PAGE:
By Ariane Gottlieb
Cuban authorities have announced their intention to submit their Abdala COVID-19 vaccine to the World Health Organization (WHO) for emergency approval this month. Cuba’s development and distribution of home-grown COVID-19 vaccines has been met with acclaim in international media as global vaccine inequity hinders the fight against the virus. However, the marketization of Cuba’s vaccines will likely elevate the prestige of the Western Hemisphere’s most long-established authoritarian regime. Cuba has historically leveraged its healthcare sector to promote the Cuban Communist Party’s image, offer low-income countries an alternative source of assistance, and counteract pressure on foreign actors to condemn Cuba’s autocracy. Havana may well reap such rewards from its coronavirus vaccines: breeding goodwill, offering political clout, and bolstering a carefully crafted perception of the country’s medical sector.
Cuba’s vaccine development and responses to COVID-19 have fallen prey to some of the same tactics witnessed in other authoritarian settings, such as rushed testing, opacity surrounding pandemic response measures, and violations of civil liberties. A closer look at Cuba’s track record suggests that its strategy for exporting vaccine doses could potentially become another instance of sharp power—where medical diplomacy is exploited to secure political rewards to the advantage of authoritarian narratives.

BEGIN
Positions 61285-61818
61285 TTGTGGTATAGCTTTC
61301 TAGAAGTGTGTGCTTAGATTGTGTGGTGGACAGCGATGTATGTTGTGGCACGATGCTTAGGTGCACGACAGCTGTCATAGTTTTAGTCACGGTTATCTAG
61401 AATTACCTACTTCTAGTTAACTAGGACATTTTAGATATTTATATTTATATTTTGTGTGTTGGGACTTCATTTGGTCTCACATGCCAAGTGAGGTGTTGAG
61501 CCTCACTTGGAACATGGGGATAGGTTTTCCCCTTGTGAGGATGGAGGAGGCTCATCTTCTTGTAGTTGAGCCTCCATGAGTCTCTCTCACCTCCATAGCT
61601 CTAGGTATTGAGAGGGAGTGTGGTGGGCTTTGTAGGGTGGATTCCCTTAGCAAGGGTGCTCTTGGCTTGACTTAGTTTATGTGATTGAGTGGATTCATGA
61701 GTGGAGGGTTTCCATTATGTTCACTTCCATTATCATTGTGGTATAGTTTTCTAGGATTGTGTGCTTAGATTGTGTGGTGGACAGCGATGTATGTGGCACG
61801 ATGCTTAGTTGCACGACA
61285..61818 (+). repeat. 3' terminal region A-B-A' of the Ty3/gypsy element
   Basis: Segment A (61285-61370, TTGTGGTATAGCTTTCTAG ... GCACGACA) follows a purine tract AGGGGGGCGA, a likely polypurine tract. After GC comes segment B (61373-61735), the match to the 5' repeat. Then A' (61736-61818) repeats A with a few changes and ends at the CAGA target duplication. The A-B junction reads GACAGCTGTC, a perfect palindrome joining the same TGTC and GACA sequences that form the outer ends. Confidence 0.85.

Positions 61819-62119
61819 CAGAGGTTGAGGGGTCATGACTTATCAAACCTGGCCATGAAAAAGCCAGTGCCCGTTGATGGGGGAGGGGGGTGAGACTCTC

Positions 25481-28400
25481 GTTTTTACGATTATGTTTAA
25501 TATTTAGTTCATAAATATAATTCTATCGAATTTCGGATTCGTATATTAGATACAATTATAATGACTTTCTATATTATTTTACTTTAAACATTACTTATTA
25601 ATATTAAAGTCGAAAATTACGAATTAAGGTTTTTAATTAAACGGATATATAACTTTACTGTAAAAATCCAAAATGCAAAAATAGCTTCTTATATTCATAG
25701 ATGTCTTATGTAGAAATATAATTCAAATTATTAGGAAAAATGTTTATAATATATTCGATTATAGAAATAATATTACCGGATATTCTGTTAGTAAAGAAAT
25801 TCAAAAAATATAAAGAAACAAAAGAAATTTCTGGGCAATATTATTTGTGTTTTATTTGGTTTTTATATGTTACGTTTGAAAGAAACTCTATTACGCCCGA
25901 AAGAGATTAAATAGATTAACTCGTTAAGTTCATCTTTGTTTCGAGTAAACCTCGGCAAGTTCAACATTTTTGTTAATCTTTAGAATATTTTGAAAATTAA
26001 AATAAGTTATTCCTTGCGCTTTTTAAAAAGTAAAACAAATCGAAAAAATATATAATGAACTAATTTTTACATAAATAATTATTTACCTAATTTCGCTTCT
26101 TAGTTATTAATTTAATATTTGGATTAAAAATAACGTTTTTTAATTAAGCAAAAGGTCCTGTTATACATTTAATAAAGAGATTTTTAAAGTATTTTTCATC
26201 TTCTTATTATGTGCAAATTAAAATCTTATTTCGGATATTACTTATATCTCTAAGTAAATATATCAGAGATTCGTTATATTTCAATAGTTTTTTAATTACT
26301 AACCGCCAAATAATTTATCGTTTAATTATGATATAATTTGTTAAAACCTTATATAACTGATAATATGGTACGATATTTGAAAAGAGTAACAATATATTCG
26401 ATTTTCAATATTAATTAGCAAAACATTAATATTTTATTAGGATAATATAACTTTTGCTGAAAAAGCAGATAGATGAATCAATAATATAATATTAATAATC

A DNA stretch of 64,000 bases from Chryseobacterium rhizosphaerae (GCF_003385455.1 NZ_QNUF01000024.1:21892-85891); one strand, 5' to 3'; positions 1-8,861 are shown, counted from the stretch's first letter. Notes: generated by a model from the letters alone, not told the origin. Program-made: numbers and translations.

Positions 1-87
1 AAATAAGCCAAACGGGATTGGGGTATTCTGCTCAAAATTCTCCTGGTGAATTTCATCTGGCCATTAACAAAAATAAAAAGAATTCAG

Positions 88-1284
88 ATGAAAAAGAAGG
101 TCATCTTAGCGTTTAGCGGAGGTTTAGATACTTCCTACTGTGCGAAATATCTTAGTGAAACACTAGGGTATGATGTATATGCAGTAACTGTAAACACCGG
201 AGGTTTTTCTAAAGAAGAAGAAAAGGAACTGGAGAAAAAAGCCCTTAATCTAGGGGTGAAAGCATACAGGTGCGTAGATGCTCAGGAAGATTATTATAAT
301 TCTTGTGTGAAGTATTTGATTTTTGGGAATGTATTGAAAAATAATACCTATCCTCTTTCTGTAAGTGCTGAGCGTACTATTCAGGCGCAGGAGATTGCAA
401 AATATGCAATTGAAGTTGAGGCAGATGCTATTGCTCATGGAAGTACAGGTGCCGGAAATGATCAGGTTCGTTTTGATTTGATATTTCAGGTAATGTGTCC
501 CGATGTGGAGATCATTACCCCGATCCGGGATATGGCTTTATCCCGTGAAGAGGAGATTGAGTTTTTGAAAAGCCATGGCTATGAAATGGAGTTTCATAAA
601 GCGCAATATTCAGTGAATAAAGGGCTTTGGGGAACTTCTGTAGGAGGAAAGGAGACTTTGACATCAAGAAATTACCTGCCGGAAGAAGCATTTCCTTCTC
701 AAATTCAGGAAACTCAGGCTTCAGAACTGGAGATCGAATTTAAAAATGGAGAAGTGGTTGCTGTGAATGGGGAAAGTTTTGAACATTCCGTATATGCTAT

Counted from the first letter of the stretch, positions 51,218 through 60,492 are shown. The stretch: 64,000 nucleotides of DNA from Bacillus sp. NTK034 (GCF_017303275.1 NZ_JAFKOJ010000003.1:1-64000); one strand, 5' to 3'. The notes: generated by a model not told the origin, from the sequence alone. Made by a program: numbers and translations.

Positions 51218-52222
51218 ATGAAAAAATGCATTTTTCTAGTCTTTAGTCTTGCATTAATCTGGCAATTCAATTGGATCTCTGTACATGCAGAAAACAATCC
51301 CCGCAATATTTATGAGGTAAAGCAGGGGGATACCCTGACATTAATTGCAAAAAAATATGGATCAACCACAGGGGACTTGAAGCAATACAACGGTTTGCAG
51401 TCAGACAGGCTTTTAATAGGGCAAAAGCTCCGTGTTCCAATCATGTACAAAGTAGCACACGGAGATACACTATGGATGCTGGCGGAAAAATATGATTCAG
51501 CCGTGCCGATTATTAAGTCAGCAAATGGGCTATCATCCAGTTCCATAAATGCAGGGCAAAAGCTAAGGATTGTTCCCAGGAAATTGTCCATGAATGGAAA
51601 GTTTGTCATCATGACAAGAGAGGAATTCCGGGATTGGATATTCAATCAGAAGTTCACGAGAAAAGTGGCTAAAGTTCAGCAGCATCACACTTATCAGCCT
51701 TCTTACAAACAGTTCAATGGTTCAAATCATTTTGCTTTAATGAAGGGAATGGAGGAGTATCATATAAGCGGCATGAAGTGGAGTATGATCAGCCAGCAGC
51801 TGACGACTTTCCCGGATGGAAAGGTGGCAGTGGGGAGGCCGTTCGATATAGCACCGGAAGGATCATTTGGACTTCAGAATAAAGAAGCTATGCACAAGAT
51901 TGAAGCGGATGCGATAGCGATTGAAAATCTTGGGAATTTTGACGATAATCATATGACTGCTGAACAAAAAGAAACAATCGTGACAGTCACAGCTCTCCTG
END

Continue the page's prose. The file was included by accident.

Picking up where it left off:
Cuba’s Biotech Sector
Cuban authorities have developed, approved, and distributed two vaccines: Abdala and Soberana. Thus far, 87 percent of Cuba’s population has been fully vaccinated. These vaccines’ efficacy have not been peer reviewed internationally. However, Cuban clinical trials suggested that both were over 90 percent effective, likely contributing to the country’s decline in positive infections following a summer 2021 surge. (Cases later increased again, likely due to the omicron variant.) As of February 2022, Cuban vaccines were being exported to states friendly to Cuba like Iran, Vietnam, Venezuela, Nicaragua, and St. Vincent and the Grenadines. According to Cuba’s biotechnology authorities, further negotiations are underway to export vaccine production technology to fifteen countries around the world, with Havana aiming to directly produce and supply 200 million doses across the Global South.